To gain support for the EHR implementation, Kaiser targeted 3 types of physicians: operational leaders (i.e., bosses), opinion leaders (i.e., leaders in their field), and technologically adept physicians.
Effect of KPHealthConnect on Care
Overall, there are the types of benefits from implementing EHR:
- Immediate: Patient-level data, legibility, ubiquitous access to medical record, information available across settings
- Leveraging Existing Features: Drug-drug interaction alerts, health maintenance reminders, best practice alerts, dose restrictions, after-visit summary reports
- Accelerating Patient Safety: Closing the loop on lab and test results, barcoding, refining decision support, creating surveillance systems for drug use.
In Hawaii, after KPHealthConnect was implemented, there was a 26% decrease in office visits. Because the EHR system allows patients to email doctors, pharmacists and other clinicians, patient interactions with providers increased, but office visits decreased.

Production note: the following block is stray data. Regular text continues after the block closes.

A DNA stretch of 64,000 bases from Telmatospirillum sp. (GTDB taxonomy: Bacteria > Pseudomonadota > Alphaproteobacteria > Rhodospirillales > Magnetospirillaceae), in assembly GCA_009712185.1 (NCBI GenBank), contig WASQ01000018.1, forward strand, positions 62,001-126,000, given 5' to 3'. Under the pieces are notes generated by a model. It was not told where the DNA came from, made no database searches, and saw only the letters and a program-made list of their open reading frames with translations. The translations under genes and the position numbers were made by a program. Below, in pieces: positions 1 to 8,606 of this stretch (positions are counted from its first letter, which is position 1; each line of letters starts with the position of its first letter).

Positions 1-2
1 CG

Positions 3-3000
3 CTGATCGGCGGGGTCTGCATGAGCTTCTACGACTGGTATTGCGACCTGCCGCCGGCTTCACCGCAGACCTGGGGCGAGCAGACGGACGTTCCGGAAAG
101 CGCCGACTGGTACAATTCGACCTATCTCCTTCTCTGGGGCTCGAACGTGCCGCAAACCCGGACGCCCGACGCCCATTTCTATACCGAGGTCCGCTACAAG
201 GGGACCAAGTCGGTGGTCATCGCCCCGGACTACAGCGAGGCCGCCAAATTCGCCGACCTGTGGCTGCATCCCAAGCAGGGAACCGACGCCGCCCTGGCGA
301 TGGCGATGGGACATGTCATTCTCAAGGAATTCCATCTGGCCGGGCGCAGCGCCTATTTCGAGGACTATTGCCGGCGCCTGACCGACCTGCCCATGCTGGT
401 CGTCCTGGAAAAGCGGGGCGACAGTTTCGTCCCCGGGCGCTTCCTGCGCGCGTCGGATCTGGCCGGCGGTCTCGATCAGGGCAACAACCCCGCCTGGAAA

Using the data generated from EHR also allows for sophisticated medical studies. For instance, Kaiser began monitoring the impact of influenza vaccine on influenza, pneumonia (a well-established flu complications), hospitalization, and death.
Not all managerial improvements, however, rely on EHR. For instance, Kaiser implemented Nurse Knowledge Exchange (NKE) to standardize knowledge transfer during shift changes. “Before NKE, patients described the hospital floor during shift change as a ‘ghost town,’ since nurses would exchange information or shift reports behind closed doors of a conference room or staff lounge. Now, the nurses convey this information at the patient’s bedside, and key information such as diet and expected tests are written on the patient whiteboard.
- Louise L. Liang and Donald M. Berwick, Connected for Health: Using Electronic Health Records to Transform Care Delivery, Pfeiffer, 2010, 272 pages.